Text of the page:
Mubarak steps down as president

Egyptian president leaves Cairo * Armed forces handed power.

After last night's resignation-that-never-was, Hosni Mubarak has finally stood down as president of Egypt. The armed forces have been handed de facto control of the country.

Here is the short statement issued by Vice-President Omar Suleiman:

In these difficult circumstances that the country is passing through, President Hosni Mubarak has decided to leave the position of the presidency. He has commissioned the armed forces council to direct the issues of the state.

The opposition leader Mohamed ElBaradei has described the events as "the greatest day of my life . . . The country has been liberated after decades of repression." He added that he expects a "beautiful" transition of power.

Few will be so sanguine. Mubarak may have gone, but the fight for democracy is far from over.

George Eaton is political editor of the New Statesman.

A second referendum? Photo: Getty
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Will there be a second EU referendum? Petition passes 1.75 million signatures

Updated: An official petition for a second EU referendum has passed 1.75m signatures - but does it have any chance of happening?

A petition calling for another EU referendum has passed 1.75 million signatures

"We the undersigned call upon HM Government to implement a rule that if the remain or leave vote is less than 60% based a turnout less than 75% there should be another referendum," the petition reads. Overall, the turnout in the EU referendum on 23 June was 73 per cent, and 51.8 per cent of voters went for Leave.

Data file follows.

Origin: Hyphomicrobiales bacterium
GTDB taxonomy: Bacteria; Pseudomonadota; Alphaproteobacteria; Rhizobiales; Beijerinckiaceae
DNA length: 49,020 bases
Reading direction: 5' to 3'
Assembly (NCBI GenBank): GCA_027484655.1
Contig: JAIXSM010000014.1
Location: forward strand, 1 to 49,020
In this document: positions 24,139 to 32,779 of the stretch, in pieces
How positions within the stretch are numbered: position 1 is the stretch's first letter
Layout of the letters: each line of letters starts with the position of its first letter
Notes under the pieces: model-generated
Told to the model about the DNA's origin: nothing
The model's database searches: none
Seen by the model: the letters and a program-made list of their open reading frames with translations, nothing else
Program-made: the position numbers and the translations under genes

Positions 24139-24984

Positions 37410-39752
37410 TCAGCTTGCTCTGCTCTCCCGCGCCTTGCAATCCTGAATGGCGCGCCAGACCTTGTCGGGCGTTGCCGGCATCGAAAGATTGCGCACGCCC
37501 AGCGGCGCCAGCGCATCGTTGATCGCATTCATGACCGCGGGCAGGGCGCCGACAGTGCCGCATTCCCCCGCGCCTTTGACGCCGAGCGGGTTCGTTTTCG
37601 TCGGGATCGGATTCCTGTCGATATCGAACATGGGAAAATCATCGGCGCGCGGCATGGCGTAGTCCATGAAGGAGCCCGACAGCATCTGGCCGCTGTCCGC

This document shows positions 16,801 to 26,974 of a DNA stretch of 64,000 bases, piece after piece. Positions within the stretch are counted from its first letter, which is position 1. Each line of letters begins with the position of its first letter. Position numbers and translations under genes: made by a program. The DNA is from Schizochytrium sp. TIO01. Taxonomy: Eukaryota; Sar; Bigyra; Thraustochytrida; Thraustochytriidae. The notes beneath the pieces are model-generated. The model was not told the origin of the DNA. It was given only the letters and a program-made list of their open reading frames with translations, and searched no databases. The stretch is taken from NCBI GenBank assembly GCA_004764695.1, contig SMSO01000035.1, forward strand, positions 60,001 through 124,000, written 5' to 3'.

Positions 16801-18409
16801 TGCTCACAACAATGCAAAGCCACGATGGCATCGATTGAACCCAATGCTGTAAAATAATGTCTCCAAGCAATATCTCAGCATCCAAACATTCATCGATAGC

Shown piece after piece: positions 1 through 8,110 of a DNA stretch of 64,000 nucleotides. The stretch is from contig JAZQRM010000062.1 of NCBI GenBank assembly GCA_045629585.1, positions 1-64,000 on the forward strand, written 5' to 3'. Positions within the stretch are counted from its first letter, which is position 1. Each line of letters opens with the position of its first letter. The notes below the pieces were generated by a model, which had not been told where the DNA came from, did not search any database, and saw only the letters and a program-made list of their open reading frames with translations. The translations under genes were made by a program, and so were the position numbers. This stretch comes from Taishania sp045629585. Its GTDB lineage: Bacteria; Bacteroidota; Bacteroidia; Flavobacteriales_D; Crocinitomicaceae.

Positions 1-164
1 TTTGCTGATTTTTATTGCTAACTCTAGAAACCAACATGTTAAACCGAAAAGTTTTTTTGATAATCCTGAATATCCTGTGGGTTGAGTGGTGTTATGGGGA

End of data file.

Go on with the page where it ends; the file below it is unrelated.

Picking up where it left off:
The petition has been so popular it briefly crashed the government website, and is now the biggest petition in the site's history.

After 10,000 signatures, the government has to respond to an official petition. After 100,000 signatures, it must be considered for a debate in parliament. 

Nigel Farage has previously said he would have asked for a second referendum based on a 52-48 result in favour of Remain.

However, what the petition is asking for would be, in effect, for Britain to stay as a member of the EU. Turnout of 75 per cent is far higher than recent general elections, and a margin of victory of 20 points is also ambitious. In the 2014 independence referendum in Scotland, the split was 55-45 in favour of remaining in the union. 

Unfortunately for those dismayed by the referendum result, even if the petition is debated in parliament, there will be no vote and it will have no legal weight. 

Another petition has been set up for London to declare independence, which has attracted 130,000 signatures.